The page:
Missing money … still missing

Update: City Council President Arnie Fielkow has asked New Orleans Inspector General Ed Quatrevaux to investigate the missing $16.7 million from the city’s Urban Development Action Grant program, he said Thursday. After a month of investigation, City Hall officials have failed to find documentation of $16.7 million loaned by previous administrations to private businesses but never repaid, Deputy Mayor of Facilities, Infrastructure, and Community Development Cedric Grant told members of the City Council.

City is missing $17 million from business loan program

More than $16 million in loans given to private businesses from the city’s largest economic development loan fund is missing, according to internal city documents. A summary of the city’s Urban Development Action Grant program shows that only $2.35 million out of $26 million from one particular round of loans has been repaid.

Council president seeks oversight for economic development loans

City Council President Arnie Fielkow plans to introduce an ordinance this week that would require council approval for all loans from the Urban Development Action Grant fund, increasing public oversight of a development subsidy most recently awarded to Zulu organization and the Inspire entertainment complex in the Seventh Ward. The UDAG program is a loan fund created in the 1970s by the U.S. Housing and Urban Development Department with a goal of spurring investment in poor and blighted areas.

City has $9 million more for economic development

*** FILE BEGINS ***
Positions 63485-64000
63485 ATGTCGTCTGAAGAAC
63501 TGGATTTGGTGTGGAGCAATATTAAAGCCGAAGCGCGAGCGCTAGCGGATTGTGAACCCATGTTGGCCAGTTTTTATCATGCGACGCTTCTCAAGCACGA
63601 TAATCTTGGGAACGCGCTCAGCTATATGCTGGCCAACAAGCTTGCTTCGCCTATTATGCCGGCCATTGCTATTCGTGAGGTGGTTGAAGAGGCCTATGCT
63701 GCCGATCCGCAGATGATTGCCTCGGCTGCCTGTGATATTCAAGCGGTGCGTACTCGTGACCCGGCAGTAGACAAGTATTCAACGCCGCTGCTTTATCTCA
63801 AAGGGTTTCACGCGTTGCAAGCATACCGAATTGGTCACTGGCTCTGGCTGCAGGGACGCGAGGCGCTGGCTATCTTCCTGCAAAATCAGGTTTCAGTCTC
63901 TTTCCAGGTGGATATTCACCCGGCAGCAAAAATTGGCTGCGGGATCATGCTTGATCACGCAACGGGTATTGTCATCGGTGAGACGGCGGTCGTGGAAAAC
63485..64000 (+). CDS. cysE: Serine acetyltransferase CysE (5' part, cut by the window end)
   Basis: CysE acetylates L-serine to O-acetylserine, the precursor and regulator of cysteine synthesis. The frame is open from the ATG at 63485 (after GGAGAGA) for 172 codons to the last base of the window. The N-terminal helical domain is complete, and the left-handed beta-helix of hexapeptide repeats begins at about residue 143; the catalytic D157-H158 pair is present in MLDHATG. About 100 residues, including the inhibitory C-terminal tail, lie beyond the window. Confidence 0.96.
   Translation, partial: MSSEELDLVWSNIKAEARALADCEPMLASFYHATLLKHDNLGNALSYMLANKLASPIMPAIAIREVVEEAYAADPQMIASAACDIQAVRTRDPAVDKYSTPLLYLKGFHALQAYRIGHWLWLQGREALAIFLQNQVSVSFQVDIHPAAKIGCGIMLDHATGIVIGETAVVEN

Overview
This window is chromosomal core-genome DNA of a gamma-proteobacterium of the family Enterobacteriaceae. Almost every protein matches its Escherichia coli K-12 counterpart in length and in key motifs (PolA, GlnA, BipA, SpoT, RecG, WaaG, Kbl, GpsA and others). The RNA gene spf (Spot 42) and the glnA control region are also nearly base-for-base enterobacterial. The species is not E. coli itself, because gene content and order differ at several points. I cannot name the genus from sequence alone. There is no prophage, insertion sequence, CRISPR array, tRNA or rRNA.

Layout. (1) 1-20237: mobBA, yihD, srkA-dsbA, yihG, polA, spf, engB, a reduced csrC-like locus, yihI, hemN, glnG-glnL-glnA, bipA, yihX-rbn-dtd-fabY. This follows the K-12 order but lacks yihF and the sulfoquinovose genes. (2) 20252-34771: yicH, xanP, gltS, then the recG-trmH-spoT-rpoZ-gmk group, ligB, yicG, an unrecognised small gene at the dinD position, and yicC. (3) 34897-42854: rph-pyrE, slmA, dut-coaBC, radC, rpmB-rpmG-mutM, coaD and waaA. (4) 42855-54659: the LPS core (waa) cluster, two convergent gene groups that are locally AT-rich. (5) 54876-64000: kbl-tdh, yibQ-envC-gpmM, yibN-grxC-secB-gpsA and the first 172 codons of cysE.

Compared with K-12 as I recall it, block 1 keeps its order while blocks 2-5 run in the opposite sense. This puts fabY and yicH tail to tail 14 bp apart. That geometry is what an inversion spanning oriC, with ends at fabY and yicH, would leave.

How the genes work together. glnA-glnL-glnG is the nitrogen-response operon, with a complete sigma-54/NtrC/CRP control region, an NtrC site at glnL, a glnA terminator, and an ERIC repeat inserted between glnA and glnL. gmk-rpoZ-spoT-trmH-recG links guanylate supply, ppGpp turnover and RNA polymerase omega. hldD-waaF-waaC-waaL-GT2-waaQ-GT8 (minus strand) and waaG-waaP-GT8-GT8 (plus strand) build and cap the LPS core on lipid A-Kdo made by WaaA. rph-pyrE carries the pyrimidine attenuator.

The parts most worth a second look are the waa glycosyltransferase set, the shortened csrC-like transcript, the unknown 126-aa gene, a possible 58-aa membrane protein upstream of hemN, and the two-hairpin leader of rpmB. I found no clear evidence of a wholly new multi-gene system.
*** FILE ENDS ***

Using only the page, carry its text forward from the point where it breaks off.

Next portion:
After doling out nearly $3 million in loans for an expansion of the Zulu Social Aid and Pleasure Club headquarters and an entertainment complex on St. Bernard Avenue, the city of New Orleans has about $9 million left in its Urban Development Action Grant fund for revitalization projects in low-income neighborhoods.

Like Zulu, nightclub developer may get loan from city

Update: The Thursday City Council meeting where these loans were to be considered has been postponed. The matters likely will be taken up by the council Tuesday at 10 a.m.

The oversized check Mayor Ray Nagin handed Zulu on Lundi Gras may have sparked noisy debate, but a far less sensational loan from the same City Hall source likely will have a louder legacy.

$800,000 award from city could end up hurting Zulu

Accepting a recent $800,000 award from City Hall could further jeopardize Zulu Social Aid and Pleasure Club’s tax exempt status. That’s because its unusual IRS status requires that it get at least 65 percent of its gross income from membership dues.